[CT Birds] Portland Eurasian Teal - a few helpful thoughts (long)

Comins, Patrick PCOMINS at audubon.org
Fri Mar 29 10:41:39 EDT 2013


Great post Keith, and as we've learned from this winter, both photographs and careful field study are essential when it comes to the gray area of gull identification!  And also sometimes no matter how many great photos you have and how many observers take notes and how closely a bird may resemble the textbook images, sometimes it isn't enough!  Some birds will just have to remain a mystery!

Patrick Comins, Meriden.

Sent from my iPhone

On Mar 29, 2013, at 9:54 AM, "kmueller at ntplx.net" <kmueller at ntplx.net> wrote:

> I generally like to avoid these opinion pieces, and I promised myself I would never do this. But with all the discussion that is circulating both privately and on the list, I thought this information might be helpful to some. Regarding the conversation about the Portland Fairgrounds drake Eurasian Teal(s) and the second (possible) intergrade/non-intergrade Teal discussion.
> 
> Trying to identify birds from photographs can be extremely difficult for many reasons. I have a few suggestions that might make this easier. Of course studying the bird through your binoculars or scope and keeping accurate field notes is unmatched for correct identification. Photos of course help, but not without (possibly) added challenges.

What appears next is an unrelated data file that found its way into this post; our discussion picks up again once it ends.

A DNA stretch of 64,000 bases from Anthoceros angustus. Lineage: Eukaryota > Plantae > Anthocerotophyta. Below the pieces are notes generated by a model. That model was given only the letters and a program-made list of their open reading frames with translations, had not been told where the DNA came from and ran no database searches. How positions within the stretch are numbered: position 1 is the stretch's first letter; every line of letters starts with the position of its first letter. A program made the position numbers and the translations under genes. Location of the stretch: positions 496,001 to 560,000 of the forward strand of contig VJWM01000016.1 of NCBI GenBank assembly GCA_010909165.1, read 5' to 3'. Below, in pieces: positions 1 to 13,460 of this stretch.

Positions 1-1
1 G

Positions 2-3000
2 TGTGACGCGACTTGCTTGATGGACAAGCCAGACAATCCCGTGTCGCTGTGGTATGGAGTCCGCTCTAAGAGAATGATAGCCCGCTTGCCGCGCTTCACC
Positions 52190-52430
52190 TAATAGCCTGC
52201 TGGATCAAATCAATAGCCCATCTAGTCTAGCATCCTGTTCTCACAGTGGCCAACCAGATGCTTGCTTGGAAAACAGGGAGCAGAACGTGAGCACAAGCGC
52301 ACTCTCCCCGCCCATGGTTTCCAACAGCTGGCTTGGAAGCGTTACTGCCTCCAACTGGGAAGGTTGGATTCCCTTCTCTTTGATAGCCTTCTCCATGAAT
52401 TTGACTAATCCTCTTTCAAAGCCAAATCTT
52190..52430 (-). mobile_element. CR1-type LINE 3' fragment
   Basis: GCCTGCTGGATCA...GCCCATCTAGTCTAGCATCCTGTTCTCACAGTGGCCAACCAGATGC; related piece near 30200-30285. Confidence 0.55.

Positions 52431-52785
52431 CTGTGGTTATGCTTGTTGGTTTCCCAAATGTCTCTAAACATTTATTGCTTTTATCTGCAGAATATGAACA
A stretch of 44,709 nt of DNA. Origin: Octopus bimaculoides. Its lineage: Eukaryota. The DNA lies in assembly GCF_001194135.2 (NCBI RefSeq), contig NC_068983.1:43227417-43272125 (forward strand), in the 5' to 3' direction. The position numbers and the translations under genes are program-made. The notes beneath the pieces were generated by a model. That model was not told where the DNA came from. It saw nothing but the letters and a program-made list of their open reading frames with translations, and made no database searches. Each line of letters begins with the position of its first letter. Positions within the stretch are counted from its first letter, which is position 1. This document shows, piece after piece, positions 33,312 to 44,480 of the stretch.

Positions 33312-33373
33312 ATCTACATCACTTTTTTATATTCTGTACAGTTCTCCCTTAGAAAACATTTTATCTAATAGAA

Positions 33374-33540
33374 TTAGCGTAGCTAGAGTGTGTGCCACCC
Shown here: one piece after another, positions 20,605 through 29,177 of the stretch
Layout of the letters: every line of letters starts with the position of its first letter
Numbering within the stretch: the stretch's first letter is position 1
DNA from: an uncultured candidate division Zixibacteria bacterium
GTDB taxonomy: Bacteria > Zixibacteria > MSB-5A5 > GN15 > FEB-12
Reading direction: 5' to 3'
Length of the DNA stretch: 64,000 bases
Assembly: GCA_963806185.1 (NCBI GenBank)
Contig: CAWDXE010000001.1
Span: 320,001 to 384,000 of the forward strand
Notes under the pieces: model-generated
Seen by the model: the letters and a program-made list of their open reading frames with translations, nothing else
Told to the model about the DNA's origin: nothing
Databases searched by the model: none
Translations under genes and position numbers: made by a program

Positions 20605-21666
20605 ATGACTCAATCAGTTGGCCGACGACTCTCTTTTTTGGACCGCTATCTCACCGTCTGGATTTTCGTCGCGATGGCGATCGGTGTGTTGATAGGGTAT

> 
> It?s really hard to identify a bird from a small image, but when I was in Portland on Tuesday, I saw two adult drake Eurasian Teal; one was in full plumage and the other was not in complete full plumage. I only reported one drake because I needed to evaluate my images to come to a correct identification conclusion. Question?- Didn?t you just state that you should identify a bird by studying it in the wild and not always relying on images? Answer, yes I did, but if you understand the difficulties in relying on photos for identification, they can actually enhance your visual field identification skills, as long as you understand and take into consideration the factors of analyzing photographs.
> 
> Identifying a species from images alone can be difficult. On Tuesday, I studied the second bird and was 90 percent confident it was a second drake Eurasian. The difficulty in the identification came as the duck was at a distance and quartering away from me at an angle. It remained in that stationary position for only a few minutes until it flew off,  I only had a quick look at it and was never able to see the bird in profile. But I was able to see and study three critical filed marks which made my identification as a second drake acceptable. However, I still wanted to be 100 percent convinced. I was able to capture both males together in the same image. Later, I looked at the images carefully and was able to confidently identify the bird as the second male. The drake had a diffused white lateral scapular stripe, but also had the correct shape and area coverage of the lower tail coverts, and a correctly located and brighter white auricular line below the eye patch.
>